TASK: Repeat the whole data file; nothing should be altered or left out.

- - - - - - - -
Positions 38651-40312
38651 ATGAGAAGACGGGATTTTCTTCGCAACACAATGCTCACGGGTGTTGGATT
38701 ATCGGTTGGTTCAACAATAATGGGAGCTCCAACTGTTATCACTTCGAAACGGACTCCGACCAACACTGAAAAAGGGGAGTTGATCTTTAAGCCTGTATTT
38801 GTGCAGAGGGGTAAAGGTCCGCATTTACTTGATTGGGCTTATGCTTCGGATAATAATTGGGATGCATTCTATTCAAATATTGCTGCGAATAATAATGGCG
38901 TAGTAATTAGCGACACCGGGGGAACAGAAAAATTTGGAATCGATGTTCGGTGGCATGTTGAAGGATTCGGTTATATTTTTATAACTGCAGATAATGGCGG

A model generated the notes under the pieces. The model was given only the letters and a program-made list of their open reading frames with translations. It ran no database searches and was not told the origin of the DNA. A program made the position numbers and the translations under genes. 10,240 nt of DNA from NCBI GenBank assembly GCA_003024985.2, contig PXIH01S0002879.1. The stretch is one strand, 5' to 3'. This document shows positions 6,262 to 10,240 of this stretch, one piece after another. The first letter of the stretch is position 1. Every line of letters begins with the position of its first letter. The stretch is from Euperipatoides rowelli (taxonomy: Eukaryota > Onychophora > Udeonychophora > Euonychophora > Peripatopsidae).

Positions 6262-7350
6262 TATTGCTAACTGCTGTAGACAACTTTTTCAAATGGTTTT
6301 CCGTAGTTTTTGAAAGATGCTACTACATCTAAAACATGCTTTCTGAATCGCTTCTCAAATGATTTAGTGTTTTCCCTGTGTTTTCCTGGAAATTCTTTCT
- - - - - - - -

Positions 38651-40312
38651 ATGAGAAGACGGGATTTTCTTCGCAACACAATGCTCACGGGTGTTGGATT
38701 ATCGGTTGGTTCAACAATAATGGGAGCTCCAACTGTTATCACTTCGAAACGGACTCCGACCAACACTGAAAAAGGGGAGTTGATCTTTAAGCCTGTATTT
38801 GTGCAGAGGGGTAAAGGTCCGCATTTACTTGATTGGGCTTATGCTTCGGATAATAATTGGGATGCATTCTATTCAAATATTGCTGCGAATAATAATGGCG
38901 TAGTAATTAGCGACACCGGGGGAACAGAAAAATTTGGAATCGATGTTCGGTGGCATGTTGAAGGATTCGGTTATATTTTTATAACTGCAGATAATGGCGG

A model generated the notes under the pieces. The model was given only the letters and a program-made list of their open reading frames with translations. It ran no database searches and was not told the origin of the DNA. A program made the position numbers and the translations under genes. 10,240 nt of DNA from NCBI GenBank assembly GCA_003024985.2, contig PXIH01S0002879.1. The stretch is one strand, 5' to 3'. This document shows positions 6,262 to 10,240 of this stretch, one piece after another. The first letter of the stretch is position 1. Every line of letters begins with the position of its first letter. The stretch is from Euperipatoides rowelli (taxonomy: Eukaryota > Onychophora > Udeonychophora > Euonychophora > Peripatopsidae).

Positions 6262-7350
6262 TATTGCTAACTGCTGTAGACAACTTTTTCAAATGGTTTT
6301 CCGTAGTTTTTGAAAGATGCTACTACATCTAAAACATGCTTTCTGAATCGCTTCTCAAATGATTTAGTGTTTTCCCTGTGTTTTCCTGGAAATTCTTTCT